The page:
Jamie Ross: I hate London
I won a Guardian Student Media Award last week. The benefit of this is that, if you don’t enjoy this column, I will simply dismiss you as being wrong and […]
I won a Guardian Student Media Award last week.
The benefit of this is that, if you don’t enjoy this column, I will simply dismiss you as being wrong and then unleash my new media power to have you exposed as a Nazi sympathiser who can only achieve orgasm whilst dressed as Idi Amin. The drawback of this is that, as The Guardian selfishly refused to cover the costs of me accepting the award via satellite, I had to spend 16.5 hours in London.
I hate London. I hate anyone who’s ever been to London and I hate anyone who’s ever thought about London. I bet you’re thinking about London right now, aren’t you? Well if I was there I would happily give you a thump in the guts.
Allow me to explain myself, as always, in five simple points.
1. The people: It’s a well-known fact that people who live in London are the most miserable on Earth; the entire population looks like they’re battling through torrential rain regardless of the weather. This is not surprising when you consider the average day of a Londoner. They wake up in a tiny flat with rats crawling over their face, spend an hour on the Underground nestled into a fatfold of a partially-decomposed man, work, then return to their apostrophe-sized flat where a burglar has stolen the telly and scribbled a threat on the wall in shit. A half-existence.
2. The fashion: Every young man in London has selfishly chosen to be far more fashionable than me. When I got off my train in jeans and a hoodie, I could only have felt more like an anachronism if I had turned up in a Shakespearean ruff and codpiece. It’s all very well having an asymmetrical haircut and a quirkily-tailored blazer in your city, Londonfolk, but if I were to dress like you back home I would stick out like David Bowie circa 1972 and, quite rightfully, be hounded out of town.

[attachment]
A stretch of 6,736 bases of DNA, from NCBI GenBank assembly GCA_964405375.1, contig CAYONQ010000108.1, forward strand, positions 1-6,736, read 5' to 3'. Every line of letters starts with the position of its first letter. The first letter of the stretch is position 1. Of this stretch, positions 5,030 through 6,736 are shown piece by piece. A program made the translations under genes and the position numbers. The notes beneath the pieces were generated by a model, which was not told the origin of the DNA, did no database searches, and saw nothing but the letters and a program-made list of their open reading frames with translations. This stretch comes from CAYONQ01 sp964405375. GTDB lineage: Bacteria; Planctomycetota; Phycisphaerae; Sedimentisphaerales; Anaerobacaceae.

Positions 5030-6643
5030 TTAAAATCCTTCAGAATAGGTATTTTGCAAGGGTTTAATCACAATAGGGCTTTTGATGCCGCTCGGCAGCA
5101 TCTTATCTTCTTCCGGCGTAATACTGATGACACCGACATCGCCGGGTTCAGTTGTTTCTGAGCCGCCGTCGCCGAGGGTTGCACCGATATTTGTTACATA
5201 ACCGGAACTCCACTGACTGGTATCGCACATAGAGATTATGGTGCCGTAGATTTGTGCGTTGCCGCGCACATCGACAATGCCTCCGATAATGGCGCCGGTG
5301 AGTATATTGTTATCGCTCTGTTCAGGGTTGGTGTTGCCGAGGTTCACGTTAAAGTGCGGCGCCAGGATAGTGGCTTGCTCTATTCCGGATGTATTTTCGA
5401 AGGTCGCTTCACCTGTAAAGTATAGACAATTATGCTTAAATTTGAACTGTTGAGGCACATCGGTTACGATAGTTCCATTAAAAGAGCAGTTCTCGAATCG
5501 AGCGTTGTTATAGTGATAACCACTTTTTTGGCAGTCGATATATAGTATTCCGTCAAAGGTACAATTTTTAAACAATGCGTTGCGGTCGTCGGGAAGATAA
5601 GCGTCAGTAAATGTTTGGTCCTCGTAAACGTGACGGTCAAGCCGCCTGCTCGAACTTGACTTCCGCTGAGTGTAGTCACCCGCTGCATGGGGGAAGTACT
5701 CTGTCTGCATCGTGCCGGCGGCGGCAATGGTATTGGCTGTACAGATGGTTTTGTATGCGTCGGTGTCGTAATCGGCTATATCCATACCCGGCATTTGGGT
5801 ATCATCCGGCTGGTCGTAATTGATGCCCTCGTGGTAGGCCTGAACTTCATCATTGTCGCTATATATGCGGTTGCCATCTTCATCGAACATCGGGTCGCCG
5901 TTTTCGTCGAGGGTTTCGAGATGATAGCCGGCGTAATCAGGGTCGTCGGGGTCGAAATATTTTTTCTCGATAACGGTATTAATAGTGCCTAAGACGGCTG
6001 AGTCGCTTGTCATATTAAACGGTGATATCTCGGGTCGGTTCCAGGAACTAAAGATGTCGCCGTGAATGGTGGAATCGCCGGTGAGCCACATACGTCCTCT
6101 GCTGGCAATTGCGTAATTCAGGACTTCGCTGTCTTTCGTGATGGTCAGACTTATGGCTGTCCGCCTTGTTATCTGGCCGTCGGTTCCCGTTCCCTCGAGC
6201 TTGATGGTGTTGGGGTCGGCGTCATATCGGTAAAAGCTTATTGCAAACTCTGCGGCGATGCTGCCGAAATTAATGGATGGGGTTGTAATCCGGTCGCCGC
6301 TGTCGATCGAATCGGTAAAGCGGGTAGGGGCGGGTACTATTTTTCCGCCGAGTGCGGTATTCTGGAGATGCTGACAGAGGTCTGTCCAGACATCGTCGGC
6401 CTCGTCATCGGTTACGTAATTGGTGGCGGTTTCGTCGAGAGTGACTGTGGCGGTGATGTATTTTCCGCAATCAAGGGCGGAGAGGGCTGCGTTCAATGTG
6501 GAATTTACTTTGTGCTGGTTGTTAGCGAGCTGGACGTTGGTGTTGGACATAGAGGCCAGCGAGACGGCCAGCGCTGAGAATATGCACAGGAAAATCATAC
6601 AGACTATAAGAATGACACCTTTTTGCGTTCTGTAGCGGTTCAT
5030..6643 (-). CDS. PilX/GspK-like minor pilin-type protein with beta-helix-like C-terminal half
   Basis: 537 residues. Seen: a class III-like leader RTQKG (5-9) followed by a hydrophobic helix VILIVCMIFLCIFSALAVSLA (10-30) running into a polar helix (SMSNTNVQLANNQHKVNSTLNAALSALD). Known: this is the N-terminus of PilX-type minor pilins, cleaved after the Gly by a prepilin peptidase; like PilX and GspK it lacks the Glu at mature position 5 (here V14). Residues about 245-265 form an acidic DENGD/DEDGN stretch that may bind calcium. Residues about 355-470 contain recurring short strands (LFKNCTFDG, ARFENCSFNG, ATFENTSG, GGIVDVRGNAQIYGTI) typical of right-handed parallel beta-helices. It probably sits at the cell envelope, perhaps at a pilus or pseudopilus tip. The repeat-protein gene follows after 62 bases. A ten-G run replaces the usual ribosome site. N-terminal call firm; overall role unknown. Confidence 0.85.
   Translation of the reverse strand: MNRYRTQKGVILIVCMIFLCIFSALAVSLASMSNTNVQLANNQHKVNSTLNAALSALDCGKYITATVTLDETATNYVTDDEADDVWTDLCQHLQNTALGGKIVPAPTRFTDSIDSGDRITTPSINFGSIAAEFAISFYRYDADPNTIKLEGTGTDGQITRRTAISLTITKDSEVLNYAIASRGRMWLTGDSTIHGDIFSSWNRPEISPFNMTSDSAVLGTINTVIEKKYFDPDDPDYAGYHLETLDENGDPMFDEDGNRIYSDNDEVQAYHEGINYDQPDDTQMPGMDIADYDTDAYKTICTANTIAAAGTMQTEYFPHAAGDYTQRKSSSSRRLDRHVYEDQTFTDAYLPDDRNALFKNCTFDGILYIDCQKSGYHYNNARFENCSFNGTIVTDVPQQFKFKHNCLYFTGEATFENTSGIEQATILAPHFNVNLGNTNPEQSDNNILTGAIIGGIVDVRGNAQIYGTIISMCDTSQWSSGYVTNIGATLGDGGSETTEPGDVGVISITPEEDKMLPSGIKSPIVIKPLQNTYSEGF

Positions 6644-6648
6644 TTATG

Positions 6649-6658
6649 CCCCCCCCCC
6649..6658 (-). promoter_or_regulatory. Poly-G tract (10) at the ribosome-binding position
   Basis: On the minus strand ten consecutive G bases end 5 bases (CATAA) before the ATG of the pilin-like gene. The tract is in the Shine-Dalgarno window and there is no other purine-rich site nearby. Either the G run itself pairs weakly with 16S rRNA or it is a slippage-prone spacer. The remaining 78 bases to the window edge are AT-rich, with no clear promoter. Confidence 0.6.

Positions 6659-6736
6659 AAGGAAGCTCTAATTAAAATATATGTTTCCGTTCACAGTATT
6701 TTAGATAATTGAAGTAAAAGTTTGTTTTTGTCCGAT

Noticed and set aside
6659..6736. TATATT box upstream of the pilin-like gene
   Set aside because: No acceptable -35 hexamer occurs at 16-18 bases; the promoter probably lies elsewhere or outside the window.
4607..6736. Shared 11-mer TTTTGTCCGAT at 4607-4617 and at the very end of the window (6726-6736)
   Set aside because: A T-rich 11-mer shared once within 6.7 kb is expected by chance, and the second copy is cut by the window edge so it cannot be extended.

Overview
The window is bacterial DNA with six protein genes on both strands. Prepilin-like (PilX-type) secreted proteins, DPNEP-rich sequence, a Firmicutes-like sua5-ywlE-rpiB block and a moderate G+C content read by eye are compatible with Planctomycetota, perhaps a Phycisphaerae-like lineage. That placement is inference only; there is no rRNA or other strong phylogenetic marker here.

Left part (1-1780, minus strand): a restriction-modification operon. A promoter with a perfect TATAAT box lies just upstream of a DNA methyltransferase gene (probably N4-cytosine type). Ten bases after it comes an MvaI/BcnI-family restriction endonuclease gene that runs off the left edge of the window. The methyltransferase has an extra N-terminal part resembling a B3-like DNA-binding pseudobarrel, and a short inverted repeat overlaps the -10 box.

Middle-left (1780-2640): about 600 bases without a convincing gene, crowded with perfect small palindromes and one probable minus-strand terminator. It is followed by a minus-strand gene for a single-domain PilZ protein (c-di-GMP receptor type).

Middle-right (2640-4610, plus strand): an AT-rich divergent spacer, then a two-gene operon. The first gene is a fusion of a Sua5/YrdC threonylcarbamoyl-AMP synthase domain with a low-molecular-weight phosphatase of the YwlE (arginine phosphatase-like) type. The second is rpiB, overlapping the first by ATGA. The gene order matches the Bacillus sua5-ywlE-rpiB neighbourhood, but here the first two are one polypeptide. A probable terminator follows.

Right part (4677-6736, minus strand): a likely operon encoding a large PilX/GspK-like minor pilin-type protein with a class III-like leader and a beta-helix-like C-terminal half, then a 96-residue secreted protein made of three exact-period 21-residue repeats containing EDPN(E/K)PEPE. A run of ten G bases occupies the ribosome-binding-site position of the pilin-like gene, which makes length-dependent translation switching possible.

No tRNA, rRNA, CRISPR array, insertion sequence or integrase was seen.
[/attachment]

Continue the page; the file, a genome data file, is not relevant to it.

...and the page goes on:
3. The filth: Anyone who has ever spent any time in my company will be aware that I would rather leave the house with no pants on than without antibacterial hand-gel. As such, London is my own personal nightmare. On the Underground, the oxygen to fart ratio is overwhelmingly unfavourable. On the streets, the glorified sacks of filth who make up the population cough and splutter as if they’re attempting to release a swarm of flies from their mouths like Imhotep in The Mummy. And, all the while, I have to hold my breath and douse my hands with alcoholic gel until it melts my skin and I’m left with a withered little skeleton-claw like Death.
4. The terror: When in London, I spend the vast majority of my time worrying about being mugged or being captured and subsequently auctioned in a sex market. This may be partly because I am a feeble country mouse, but it is more likely to be because I am very perceptive and can tell that everyone who lives in London is hell-bent on a life of debauched crime. Of course, I’ve never experienced any form of crime in London and I’ve not bothered to look at any police statistics but, regardless, they should all be put in prison.
5. The inevitability that I will eventually have to live there: Rural Scotland doesn’t offer many opportunities for wannabe writers, with the exception of branding a farmer’s name onto a cow’s arse. London is home to almost all noteworthy publications. My life, therefore, consists of two inevitabilities – that I will have to live in London and that, one day, I will die – and I treat each prospect with exactly the same level of dread.
I bloody hate London.